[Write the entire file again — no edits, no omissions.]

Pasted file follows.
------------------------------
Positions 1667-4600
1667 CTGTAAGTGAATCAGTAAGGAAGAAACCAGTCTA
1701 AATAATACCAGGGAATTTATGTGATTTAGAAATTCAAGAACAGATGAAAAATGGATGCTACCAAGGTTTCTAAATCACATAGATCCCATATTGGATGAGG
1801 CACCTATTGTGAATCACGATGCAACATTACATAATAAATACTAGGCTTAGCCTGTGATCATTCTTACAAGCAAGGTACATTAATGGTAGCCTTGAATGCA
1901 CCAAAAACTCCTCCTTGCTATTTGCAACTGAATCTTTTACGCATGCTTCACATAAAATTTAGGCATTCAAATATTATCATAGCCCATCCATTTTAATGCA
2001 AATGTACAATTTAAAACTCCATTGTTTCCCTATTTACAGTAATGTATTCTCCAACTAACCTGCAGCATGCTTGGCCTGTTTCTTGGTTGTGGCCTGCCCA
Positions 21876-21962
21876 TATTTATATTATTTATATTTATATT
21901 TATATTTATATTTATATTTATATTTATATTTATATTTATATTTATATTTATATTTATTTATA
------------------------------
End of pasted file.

Positions 1667-4600
1667 CTGTAAGTGAATCAGTAAGGAAGAAACCAGTCTA
1701 AATAATACCAGGGAATTTATGTGATTTAGAAATTCAAGAACAGATGAAAAATGGATGCTACCAAGGTTTCTAAATCACATAGATCCCATATTGGATGAGG
1801 CACCTATTGTGAATCACGATGCAACATTACATAATAAATACTAGGCTTAGCCTGTGATCATTCTTACAAGCAAGGTACATTAATGGTAGCCTTGAATGCA
1901 CCAAAAACTCCTCCTTGCTATTTGCAACTGAATCTTTTACGCATGCTTCACATAAAATTTAGGCATTCAAATATTATCATAGCCCATCCATTTTAATGCA
2001 AATGTACAATTTAAAACTCCATTGTTTCCCTATTTACAGTAATGTATTCTCCAACTAACCTGCAGCATGCTTGGCCTGTTTCTTGGTTGTGGCCTGCCCA
Positions 21876-21962
21876 TATTTATATTATTTATATTTATATT
21901 TATATTTATATTTATATTTATATTTATATTTATATTTATATTTATATTTATATTTATTTATA